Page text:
Use baby carrots for the face, sliced cucumbers or zucchine for the pumpkin’s smile. Fill small bowls with veggie dip (humus, Greek yogurt) and use them for the pumpkin’s eyes and nose.

Spooky Spider Eggs

halloweeneggsThese eggs are yummy and will fill kids up. You need hard boiled eggs and black olives. Slice eggs in half lengthwise and place yolks in a bowl. Mash the yolk, add some olive oil, few drops of lemon, and stir until well mixed. Then spoon the yolk mixture back into each white egg half. For the spider, place half black olive in the center of the yolk to make the body, and slice the other half to make the legs.

Monster Fruit Cups

monster fruit cupYou don’t need to be a professional painter to make this, just a marker, plastic cups and fruit!! Kids will have lot of fun creating monster faces!!

Almost done. You now need the centerpiece 😉

Pumpkin Centerpiece Fruit Skewers


Don’t even need to carve the pumpkin. Just use a marker to put a smile on it 😉 And lots of fruit skewers of course!!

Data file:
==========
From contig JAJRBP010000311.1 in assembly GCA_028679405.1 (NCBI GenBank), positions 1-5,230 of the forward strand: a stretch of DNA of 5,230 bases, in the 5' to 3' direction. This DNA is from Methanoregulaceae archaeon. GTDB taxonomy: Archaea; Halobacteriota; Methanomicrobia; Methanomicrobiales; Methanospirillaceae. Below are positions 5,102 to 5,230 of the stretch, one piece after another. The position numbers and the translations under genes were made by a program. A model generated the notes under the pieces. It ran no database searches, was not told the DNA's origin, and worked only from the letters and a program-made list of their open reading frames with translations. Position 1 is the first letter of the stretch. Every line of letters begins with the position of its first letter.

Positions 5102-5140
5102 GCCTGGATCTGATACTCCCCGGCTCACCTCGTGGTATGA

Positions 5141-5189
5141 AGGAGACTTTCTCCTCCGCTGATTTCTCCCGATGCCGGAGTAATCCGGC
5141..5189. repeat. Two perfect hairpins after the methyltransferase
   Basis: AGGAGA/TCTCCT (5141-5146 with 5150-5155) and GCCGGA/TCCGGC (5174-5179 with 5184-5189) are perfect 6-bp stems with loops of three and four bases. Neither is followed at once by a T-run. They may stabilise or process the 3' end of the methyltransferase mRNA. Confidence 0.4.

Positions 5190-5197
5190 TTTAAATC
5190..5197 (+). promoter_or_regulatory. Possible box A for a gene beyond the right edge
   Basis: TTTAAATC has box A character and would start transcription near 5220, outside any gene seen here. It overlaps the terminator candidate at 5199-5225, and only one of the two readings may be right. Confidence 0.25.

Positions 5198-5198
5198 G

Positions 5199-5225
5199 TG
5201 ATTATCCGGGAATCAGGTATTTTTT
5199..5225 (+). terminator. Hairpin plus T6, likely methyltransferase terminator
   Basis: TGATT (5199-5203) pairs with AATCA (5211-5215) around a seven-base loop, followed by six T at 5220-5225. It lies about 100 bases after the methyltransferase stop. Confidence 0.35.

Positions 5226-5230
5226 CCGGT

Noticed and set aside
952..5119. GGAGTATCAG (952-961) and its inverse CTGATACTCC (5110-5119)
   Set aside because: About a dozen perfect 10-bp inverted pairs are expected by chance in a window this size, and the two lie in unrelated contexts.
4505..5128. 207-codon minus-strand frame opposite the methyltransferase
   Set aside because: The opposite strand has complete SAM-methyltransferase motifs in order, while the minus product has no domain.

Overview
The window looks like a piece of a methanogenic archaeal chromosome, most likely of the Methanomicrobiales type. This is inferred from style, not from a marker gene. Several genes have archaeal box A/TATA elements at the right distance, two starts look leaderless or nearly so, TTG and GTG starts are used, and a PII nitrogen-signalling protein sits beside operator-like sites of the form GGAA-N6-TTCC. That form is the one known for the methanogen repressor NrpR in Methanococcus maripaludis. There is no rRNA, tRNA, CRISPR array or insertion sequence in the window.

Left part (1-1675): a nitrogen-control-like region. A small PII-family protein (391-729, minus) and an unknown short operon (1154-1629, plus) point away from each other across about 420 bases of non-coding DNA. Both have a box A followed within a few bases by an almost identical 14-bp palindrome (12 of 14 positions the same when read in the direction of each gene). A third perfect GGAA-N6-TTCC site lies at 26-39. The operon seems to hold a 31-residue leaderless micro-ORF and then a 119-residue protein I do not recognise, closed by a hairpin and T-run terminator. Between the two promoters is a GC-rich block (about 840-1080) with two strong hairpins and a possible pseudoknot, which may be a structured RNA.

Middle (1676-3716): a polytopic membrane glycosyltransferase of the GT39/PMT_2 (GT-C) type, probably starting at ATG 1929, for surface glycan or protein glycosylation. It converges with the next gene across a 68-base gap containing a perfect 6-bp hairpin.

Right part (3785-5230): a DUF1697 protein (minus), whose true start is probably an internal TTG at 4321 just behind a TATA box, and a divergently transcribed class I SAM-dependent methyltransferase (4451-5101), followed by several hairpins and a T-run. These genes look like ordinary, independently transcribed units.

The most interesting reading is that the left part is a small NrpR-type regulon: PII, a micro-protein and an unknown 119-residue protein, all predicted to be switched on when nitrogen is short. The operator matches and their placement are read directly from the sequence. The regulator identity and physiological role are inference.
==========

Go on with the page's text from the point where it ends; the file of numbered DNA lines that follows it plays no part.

Have a Happy & Healthy Halloween!!!


Pasta con piselli e fave

Springtime reminds me of my grandmother sitting on the stairs outside the house, shelling fresh fava beans and peas in her apron. While I always loved the latter, I’ve never been a huge fan of the fava beans, and haven’t eaten them for long time.

Then Sunday I went to pick some fresh legumes at the family garden; they looked so nice, green, fresh, and decided to give it a try.

I decided to pair them with my favorite food, pasta, and prepared a very traditional Mediterranean recipe, pasta with fava beans and peas, tasty and nutritious like most Mediterranean dishes.